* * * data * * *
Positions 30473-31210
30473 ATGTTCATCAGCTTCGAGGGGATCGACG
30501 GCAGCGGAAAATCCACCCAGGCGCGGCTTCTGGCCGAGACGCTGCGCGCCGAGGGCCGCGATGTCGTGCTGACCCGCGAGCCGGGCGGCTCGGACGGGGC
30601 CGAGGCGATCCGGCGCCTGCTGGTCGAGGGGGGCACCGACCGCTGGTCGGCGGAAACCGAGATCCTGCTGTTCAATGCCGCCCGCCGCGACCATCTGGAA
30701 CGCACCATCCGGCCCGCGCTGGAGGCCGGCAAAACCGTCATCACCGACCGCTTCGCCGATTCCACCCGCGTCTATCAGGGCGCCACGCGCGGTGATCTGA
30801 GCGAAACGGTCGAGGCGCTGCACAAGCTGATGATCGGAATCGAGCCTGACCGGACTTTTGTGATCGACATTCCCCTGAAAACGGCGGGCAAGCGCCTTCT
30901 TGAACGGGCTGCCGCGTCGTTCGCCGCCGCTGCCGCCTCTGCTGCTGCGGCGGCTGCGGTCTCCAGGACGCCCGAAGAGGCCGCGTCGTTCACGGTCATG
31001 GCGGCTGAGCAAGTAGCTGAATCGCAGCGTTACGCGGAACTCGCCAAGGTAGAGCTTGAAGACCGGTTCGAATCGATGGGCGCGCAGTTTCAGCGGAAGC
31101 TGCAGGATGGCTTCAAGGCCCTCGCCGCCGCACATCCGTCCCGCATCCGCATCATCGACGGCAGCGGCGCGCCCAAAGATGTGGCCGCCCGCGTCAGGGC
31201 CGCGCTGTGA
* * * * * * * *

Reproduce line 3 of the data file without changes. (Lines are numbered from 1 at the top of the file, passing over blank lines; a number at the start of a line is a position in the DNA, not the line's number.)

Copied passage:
30501 GCAGCGGAAAATCCACCCAGGCGCGGCTTCTGGCCGAGACGCTGCGCGCCGAGGGCCGCGATGTCGTGCTGACCCGCGAGCCGGGCGGCTCGGACGGGGC